Calibrate your screen in Windows to display its true colours

You wanted to show off by printing your pretty booklet but the result on paper had nothing to do with the original colours on your computer? You’ve noticed that an image did not have the same colours on your screen than that of your colleague? Well you should not blame your screen, it’s just that you have not calibrated it :). No need to panic. In this article, I will show you how to calibrate your screen to get the right colours.

Why calibrate your screen?

Not so long ago, screen calibration was an obscure concept for me. But I quickly realized that it was an essential step if I didn’t want to have unpleasant surprises: pictures with too dark colors, too bland, too flashy, etc.

Be aware that a poorly or uncalibrated screen can distort your work. In other words, what you are seeing on your screen, well these are probably not the real colours : your eyes have lied to you all this time !

Calibrating your screen therefore allows you to have an optimal display when you edit your photos or when you’re editing pictures; but again, this operation will avoid you great disappointments when printing.

There is an assistant called Calibration Probe, which can actually do the job for you. Supplied with a dedicated software, it automatically acts on your screen calibration settings. Agreed – this kind of gadget is often reserved for professionals, and not everyone is willing to invest in it (not me in any case !). That’s why we are going to fix it ourselves, adjusting the settings by sight.

You can see prices and buy a calibration probe by clicking here.

The calibration probe is fixed on your screen
The calibration probe is fixed on your screen

A concept to understand : the colour profile

Before we venture into unknown territory, we must already begin by understanding some basic terms (words of a noob in calibration xD):

ICC color profile:

This is a file that describes how a computer device produces colours. Colour profiles can be inserted in the image to specify the colour range of the data. This is a good way for the user to ensure colour consistency on different devices.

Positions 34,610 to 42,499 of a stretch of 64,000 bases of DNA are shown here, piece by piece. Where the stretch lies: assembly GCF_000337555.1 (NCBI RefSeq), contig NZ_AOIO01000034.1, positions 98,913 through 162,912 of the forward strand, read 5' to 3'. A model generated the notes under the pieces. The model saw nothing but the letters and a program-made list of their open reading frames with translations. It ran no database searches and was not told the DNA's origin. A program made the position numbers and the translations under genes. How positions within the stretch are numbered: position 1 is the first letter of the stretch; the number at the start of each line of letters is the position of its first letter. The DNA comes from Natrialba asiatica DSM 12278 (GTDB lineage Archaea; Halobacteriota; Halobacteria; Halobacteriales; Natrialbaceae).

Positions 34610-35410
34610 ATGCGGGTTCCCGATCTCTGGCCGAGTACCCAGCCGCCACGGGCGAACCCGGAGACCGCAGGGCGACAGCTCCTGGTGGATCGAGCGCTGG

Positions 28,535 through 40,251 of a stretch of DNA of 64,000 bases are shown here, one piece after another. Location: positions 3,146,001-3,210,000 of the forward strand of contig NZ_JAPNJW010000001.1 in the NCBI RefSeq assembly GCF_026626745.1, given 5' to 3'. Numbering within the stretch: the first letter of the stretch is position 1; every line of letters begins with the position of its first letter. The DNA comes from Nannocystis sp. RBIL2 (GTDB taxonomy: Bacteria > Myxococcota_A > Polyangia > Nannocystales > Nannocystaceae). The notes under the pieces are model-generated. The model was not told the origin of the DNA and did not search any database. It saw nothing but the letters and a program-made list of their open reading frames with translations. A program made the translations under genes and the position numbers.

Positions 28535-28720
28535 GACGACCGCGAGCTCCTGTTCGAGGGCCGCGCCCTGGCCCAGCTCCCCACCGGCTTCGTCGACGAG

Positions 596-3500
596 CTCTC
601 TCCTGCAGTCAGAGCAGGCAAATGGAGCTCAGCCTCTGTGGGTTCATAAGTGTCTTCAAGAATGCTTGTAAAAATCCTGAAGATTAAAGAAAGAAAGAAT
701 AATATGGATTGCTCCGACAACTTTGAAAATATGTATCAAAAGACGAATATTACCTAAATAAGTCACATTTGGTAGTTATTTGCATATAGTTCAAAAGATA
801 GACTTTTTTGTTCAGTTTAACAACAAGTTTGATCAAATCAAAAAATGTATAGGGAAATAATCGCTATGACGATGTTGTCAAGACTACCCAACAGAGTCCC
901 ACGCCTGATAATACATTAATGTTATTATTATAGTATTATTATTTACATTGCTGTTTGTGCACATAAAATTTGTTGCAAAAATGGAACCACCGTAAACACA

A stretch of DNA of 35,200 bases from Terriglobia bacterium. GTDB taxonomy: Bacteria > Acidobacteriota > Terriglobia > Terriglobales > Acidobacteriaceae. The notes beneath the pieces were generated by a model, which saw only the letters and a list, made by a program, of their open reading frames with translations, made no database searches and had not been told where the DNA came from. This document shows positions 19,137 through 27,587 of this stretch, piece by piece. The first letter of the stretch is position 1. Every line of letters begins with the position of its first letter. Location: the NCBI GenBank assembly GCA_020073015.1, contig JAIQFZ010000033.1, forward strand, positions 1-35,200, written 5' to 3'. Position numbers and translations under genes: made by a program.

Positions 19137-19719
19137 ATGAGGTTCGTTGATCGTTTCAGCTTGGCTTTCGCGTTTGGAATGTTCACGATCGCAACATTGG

There are so-called generic colour profiles (like the famous standard Red Green Blue / sRGB) used by default on Windows and which is quite adaptable to any type of screen. But as for us, we will create our profile manually. .

Screen calibration:

To calibrate a screen is simply to create an ICC colour profile.

Therefore, each device (printer, screen, camera, scanner, etc.) has its colour profile. But in our case, we will be particularly interested in the screen colour profile.

I hope you have understood what I’ve explained so far because I took a long time to choose the right words :)

Screen calibration: the steps to follow

Step 1: Go into the Colour Management

On your computer, type in the search function “Colour Management”. A window opens and you click on “Devices”. The name of the screen you are currently using is displayed on “Device”. Here, in the image below, it is called “Display: 1. Generic PnP Monitor – NVIDIA GeForce GT 710”.

You will notice that the “Profiles associated with this device” part is empty, which means that there is no profile associated with the screen you are using. In other words, it is not calibrated yet. We will quickly solve this problem.

No color profile associated with this device
No color profile associated with this device

Step 2: Calibrate the screen